Impossible? Not with God. Almighty God can do whatever He likes. But can a holy God love us so much, so that He puts Himself into our messed-up lot to be our Savior? The heart of unbelief is to refuse to be loved so much. God can love others perhaps, but not me. Or we may think we deserve God’s love. Another way of refusing His love. We would have God deal with us another way: not with undeserved love, but in a way where we still have some small part to play.

Not so the shepherds. They feared God above all, and from Him came His Good News. What He said had happened, and they believed that this birth, was for them. For them and for you, yes, for you. That is how much God loves you. “It happened,” all of it: Bethlehem, Calvary, Easter, and you have been told.

The shepherds went proclaiming but still back to their flocks—same old sheep but not same old shepherds. Joseph went to carpentry, and Mary to caring for her Child and her home. They all knew that what God had done and said was for them: “a Savior, Christ the Lord.”

The Word concerning Mary’s Baby is spoken to you, too. To you is born a Savior, Christ the Lord. He’s your God. Fear Him above all and from Him hear the message. Nothing comes ahead of that; nothing is more certain than that. Everything else comes after that, fits in with that, is illumined by that. You have it on the highest authority that Christ has been born. “It happened.” God is pleased with us; He loves us. If we fully believed that, our hearts would burst. “Be born in us today,” dear Lord.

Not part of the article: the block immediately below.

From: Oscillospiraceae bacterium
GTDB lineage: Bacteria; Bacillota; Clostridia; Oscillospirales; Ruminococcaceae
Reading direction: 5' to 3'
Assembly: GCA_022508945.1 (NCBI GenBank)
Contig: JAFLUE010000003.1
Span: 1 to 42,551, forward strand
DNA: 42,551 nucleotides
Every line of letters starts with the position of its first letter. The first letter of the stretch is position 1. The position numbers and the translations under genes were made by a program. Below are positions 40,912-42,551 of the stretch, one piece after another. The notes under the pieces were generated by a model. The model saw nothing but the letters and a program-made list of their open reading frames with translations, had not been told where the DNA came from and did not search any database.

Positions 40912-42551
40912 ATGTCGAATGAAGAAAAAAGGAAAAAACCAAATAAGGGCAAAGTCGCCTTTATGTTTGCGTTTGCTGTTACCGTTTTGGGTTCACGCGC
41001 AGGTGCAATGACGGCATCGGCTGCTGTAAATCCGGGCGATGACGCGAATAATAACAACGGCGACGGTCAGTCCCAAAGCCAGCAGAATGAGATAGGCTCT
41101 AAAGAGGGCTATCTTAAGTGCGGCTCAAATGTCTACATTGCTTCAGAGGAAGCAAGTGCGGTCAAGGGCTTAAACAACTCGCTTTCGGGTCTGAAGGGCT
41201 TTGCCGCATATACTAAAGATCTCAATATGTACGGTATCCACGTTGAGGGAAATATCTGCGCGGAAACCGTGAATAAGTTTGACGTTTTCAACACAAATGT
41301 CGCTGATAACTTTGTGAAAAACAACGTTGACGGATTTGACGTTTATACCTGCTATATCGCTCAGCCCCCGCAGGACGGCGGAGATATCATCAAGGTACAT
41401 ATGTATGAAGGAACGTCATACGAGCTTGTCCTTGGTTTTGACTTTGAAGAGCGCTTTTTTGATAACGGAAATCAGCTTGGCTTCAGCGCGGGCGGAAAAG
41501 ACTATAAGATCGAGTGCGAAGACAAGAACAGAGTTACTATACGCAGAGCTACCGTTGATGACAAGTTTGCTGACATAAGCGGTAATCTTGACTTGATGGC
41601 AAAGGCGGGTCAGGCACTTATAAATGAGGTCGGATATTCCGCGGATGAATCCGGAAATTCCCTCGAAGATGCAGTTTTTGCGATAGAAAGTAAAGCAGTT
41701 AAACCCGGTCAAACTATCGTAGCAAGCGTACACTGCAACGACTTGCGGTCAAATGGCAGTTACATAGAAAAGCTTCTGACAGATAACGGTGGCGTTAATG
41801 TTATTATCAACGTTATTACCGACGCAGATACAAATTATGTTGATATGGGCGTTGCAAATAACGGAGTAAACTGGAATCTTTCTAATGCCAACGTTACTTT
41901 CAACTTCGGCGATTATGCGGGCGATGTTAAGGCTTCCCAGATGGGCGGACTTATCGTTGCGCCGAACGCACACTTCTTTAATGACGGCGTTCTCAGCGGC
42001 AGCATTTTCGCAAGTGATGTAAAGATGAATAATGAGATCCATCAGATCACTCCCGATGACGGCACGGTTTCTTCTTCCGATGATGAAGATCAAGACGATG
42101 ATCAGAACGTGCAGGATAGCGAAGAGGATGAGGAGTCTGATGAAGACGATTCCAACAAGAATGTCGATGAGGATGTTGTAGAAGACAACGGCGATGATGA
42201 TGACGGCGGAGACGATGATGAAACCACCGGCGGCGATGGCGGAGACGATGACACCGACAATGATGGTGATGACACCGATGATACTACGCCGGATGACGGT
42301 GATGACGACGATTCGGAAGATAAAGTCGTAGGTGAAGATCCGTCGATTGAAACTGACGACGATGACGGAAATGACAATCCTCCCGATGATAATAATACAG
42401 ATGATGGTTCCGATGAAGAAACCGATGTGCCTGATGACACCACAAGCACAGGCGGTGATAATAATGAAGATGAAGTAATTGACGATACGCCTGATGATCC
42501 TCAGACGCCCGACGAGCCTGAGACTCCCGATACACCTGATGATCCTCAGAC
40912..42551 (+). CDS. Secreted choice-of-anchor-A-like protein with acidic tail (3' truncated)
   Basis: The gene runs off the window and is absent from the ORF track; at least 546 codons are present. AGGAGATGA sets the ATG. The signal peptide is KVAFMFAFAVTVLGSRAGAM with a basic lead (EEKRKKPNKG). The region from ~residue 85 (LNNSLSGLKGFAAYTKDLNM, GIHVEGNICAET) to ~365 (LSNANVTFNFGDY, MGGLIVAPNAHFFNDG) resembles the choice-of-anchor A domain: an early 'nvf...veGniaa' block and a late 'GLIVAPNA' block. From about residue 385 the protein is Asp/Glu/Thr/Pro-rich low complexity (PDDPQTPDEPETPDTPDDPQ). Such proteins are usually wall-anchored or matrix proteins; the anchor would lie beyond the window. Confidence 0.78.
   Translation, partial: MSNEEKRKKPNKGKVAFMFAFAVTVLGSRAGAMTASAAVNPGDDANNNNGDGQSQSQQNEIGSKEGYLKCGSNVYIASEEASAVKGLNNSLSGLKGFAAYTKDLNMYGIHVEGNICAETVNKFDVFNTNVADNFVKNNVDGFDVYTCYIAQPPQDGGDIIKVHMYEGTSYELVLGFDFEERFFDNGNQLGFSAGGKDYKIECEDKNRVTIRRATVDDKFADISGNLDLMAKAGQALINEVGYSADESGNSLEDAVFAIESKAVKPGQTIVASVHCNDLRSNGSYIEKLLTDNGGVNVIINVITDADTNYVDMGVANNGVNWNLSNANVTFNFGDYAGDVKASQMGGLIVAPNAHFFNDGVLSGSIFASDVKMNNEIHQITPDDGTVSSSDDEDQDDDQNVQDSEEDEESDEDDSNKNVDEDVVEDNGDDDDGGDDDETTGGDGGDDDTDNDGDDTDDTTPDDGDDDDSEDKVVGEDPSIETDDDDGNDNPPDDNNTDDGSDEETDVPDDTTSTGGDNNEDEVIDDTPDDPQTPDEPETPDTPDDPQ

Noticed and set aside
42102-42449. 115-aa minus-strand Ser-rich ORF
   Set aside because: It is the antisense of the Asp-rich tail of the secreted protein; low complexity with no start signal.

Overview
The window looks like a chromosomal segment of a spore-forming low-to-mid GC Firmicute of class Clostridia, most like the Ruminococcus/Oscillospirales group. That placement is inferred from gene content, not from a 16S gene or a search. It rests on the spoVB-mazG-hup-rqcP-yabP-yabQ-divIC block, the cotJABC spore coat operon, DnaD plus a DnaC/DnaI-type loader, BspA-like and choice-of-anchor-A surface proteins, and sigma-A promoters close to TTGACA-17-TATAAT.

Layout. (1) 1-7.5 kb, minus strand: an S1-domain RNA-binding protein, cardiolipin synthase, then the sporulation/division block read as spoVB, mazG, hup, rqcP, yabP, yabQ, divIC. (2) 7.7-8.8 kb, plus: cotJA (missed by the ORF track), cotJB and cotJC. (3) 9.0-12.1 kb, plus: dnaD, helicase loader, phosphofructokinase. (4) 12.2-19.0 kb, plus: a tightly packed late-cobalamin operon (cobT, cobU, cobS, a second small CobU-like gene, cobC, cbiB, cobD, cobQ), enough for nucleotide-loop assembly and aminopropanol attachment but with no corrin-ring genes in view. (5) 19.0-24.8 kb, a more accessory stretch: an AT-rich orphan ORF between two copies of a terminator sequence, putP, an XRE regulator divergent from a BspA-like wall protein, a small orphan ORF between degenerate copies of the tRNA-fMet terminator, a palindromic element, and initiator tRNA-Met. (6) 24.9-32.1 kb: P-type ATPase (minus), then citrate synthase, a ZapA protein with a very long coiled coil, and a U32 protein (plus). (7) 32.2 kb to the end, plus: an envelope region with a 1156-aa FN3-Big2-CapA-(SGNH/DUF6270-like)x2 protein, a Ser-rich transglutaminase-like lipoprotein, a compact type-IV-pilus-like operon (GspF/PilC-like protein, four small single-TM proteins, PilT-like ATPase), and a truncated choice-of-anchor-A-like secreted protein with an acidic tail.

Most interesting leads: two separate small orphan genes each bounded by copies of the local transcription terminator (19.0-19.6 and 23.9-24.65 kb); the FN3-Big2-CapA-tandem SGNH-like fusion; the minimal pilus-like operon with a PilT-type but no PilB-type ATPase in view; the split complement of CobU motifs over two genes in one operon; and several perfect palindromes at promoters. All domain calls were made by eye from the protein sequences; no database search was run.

Then we go back to what we have to do—like shepherds to sheep, Joseph to carpentry, Mary to Child and home. Same tasks, but different. There we carry the message and carry out our calling. God will do things through us that are beyond our knowing and planning, as He did through shepherds, Mary and Joseph, even Caesar Augustus and Quirinius. We’re not super heroes. That gets in His way. “I will do a Quirinius.” “I will do a Mary.” No, God wants to do with you a Michael or a Bethany. We let Him be the Lord.

You came to hear the story again, bringing along the parts of you that still say no, the parts from a world of death and taxes and all the things that threaten to wear away your life or make it meaningless. Today is the rock bottom of what happened, and we build on that, fitting in all the pieces and layers of our lives, the hard things and happy things, too. We can let them be the happy things they are—family, home, friends, gifts, food, drink, and all the fun and games of Christmas—for they are freed from having to cover us and our empty heart. Now, our heart is fixed where true joy is found. “A Savior, Christ the Lord.”

“It happened,” and the Word has brought Him to you, bread and wine, too. Then return, proclaiming Him, back to your sheep. While tending them, your Lord will have things to do with you that you’ve not planned.